GAP Enhances the National Map
John Mosesso (left) and Rob Dollison explore new opportunities for cooperation between GAP and the National Map. Photo credit: Bruce Avera Hunter
The integration of GAP data into the National Map took place over the last year in parallel with the redesign of the National Map viewer http://viewer.nationalmap.gov/viewer/ and new data services. A priority in this National Map overhaul has been to ensure the map effectively displays data on the Web, as products and services, but also makes those data easily downloadable.
The National Map is responsible for supplying base layers of geographic data for the nation, including hydrography (relating to characteristic features of bodies of water, including flow network, linked information, and other attributes), elevation, geographic names, and orthoimagery (aerial photographs).
The purpose of making this geographic information available is wide-ranging and includes recreation, scientific analysis, and emergency response. The need for these efforts reaches back to 1879, when the USGS was founded and tasked with the responsibility for mapping the nation. It has been the primary civilian mapping agency of the United States ever since.
GAP's mission is to promote biological diversity ("biodiversity") conservation by developing and sharing information on where species and natural communities occur and how they are being managed for their long-term survival.
The GAP concept was born in 1987 in response to the need to complement species-by-species management in dealing with broad spectrum habitat loss. The need for clear, geographically explicit information on the distribution of native vertebrate species, their habitat preferences, and their management status was evident. After two years of development, the program was launched to explore how best to develop predictive information that can be used to manage the nation's biodiversity so that common plant and animal species remain common.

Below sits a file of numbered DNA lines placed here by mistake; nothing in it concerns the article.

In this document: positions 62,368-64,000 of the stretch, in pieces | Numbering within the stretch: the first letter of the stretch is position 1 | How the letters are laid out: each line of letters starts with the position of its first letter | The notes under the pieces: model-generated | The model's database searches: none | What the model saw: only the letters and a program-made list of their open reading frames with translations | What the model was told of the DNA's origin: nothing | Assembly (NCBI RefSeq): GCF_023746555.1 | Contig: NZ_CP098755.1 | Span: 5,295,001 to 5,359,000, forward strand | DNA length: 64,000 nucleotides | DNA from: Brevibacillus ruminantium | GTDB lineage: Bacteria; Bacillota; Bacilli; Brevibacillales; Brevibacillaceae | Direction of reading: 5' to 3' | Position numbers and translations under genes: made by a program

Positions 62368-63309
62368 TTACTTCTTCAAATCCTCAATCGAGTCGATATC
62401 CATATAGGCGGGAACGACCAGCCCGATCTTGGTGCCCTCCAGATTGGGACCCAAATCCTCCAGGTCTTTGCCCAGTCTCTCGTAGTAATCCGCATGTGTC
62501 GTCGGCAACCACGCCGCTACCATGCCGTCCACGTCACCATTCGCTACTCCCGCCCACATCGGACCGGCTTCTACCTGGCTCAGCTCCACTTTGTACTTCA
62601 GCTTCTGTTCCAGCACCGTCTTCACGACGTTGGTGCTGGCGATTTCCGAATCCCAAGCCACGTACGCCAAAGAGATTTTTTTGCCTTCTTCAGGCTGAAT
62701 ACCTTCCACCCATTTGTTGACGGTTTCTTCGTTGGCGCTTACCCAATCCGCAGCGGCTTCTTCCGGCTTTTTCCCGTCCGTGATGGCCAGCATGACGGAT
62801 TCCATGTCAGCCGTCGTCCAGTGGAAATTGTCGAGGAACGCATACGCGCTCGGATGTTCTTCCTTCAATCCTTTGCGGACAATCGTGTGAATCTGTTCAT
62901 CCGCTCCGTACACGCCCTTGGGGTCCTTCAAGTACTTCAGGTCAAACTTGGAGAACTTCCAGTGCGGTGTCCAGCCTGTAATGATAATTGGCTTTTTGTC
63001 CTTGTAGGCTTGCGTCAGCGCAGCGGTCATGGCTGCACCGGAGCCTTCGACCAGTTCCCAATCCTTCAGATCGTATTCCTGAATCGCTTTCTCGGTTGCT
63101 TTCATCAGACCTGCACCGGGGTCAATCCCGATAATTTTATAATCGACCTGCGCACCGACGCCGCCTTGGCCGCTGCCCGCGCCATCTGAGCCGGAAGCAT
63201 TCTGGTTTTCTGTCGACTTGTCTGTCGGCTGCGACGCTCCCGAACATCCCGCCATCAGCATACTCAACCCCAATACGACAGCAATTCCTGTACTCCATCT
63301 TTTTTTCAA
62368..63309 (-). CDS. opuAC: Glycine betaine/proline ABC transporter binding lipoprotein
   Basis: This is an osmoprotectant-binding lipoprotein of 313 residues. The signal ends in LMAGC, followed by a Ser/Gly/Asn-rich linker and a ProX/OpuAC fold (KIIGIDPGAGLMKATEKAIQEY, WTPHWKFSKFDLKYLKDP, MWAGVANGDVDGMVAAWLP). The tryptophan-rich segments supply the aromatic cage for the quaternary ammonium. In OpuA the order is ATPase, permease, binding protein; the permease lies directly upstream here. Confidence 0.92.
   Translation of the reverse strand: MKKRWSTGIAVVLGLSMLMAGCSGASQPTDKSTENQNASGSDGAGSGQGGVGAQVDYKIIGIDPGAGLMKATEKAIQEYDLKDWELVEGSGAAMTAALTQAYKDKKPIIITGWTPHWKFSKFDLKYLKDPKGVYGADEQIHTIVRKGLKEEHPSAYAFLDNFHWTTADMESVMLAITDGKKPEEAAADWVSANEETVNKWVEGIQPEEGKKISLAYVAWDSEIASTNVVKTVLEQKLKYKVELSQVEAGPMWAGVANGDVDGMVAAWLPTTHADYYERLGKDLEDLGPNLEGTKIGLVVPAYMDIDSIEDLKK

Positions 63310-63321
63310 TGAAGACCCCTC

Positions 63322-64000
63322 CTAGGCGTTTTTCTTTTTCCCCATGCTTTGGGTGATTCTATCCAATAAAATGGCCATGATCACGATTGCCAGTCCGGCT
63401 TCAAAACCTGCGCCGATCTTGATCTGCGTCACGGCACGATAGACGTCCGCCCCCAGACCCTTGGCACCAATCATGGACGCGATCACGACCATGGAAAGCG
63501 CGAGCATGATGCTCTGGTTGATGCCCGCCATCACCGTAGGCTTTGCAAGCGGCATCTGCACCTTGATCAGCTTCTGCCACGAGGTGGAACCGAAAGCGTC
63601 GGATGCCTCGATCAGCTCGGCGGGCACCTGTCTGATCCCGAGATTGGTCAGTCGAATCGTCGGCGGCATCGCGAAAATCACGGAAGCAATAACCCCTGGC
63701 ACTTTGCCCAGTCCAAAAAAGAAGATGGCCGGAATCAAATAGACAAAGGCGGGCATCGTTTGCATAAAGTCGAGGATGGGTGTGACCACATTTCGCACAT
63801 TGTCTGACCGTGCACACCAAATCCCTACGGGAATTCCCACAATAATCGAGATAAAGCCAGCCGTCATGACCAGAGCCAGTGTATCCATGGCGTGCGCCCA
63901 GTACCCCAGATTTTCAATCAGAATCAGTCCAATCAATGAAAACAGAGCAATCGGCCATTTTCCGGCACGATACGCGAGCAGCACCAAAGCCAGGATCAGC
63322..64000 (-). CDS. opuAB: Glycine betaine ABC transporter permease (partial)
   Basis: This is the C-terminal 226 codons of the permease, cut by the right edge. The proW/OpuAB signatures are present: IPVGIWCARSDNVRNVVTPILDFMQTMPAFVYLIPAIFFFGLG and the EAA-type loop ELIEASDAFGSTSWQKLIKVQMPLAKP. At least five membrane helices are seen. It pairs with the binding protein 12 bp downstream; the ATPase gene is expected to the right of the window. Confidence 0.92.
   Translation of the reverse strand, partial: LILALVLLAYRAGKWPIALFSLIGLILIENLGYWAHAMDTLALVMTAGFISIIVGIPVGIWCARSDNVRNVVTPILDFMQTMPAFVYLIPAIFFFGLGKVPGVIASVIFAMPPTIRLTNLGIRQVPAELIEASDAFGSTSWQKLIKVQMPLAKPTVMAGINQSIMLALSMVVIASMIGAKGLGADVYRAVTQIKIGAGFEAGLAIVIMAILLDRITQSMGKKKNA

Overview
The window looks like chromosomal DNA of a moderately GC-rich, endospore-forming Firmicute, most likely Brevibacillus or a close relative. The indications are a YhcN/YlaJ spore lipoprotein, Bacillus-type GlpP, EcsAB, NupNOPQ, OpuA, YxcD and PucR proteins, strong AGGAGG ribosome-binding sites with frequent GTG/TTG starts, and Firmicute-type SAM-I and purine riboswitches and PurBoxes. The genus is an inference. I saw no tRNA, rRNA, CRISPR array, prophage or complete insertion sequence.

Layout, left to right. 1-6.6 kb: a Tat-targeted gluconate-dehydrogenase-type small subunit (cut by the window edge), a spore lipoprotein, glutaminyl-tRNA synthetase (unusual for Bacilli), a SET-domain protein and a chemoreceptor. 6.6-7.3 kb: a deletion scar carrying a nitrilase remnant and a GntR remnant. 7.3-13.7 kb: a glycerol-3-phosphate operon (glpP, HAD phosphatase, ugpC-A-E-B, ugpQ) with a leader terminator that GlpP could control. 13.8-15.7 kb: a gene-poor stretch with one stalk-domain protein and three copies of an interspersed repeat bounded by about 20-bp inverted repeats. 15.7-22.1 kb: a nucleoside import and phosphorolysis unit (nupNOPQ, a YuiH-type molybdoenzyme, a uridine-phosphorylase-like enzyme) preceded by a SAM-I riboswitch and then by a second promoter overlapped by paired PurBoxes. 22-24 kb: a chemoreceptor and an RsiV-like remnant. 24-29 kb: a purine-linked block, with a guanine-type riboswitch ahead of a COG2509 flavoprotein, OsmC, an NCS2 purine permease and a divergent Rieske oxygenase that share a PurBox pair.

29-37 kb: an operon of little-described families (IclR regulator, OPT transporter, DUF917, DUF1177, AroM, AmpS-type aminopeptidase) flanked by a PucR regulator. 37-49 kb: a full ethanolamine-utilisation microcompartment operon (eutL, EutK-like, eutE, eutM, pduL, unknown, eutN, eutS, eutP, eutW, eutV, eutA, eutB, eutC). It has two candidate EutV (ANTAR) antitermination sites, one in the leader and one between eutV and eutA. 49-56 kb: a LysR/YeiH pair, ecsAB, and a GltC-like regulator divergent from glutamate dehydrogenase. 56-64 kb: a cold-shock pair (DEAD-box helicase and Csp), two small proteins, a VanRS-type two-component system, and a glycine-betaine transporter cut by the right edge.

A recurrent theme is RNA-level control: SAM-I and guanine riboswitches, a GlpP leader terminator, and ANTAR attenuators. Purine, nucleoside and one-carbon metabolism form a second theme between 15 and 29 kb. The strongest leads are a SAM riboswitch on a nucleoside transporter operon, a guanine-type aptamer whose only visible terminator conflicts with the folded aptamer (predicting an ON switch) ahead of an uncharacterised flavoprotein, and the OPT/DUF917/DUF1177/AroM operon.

Breakthroughs in science, technology, and effective partnering have greatly enhanced the evolution of the National Map as well as GAP. Now, their paths have converged.
Available through GAP, PAD-US is a national inventory of protected lands that allows wildlife and conservation professionals to find comprehensive information on those lands. The total acreage of these protected areas is more than 347.7 million acres, or 15 percent of the country's total land area (including Alaska, Puerto Rico, and Hawaii). By itself, PAD-US facilitates a wide variety of conservation and land-management efforts such as regional ecological assessments and strategic conservation planning by land trusts; and also expands the value of protected area inventories to the public, government, and the conservation community.
Served through the National Map, users can mix PAD-US and other datasets in whatever way best serves their needs. "For instance," says Rob Dollison of the USGS National Geospatial Program, "a land manager might want to see the impact of fires on a protected area or all the streams within a protected area and start doing some GIS analysis. Now these data are easily available from one, seamless source."
If you have any questions about the integration of GAP data into the National MAP, get in touch with Rob Dollison at firstname.lastname@example.org. If you have any questions about PAD-US, get in touch with John Mosesso at email@example.com.
Protected Areas Database - United States (PAD-US) featured in the National Map viewer and available for analysis with other USGS online map services.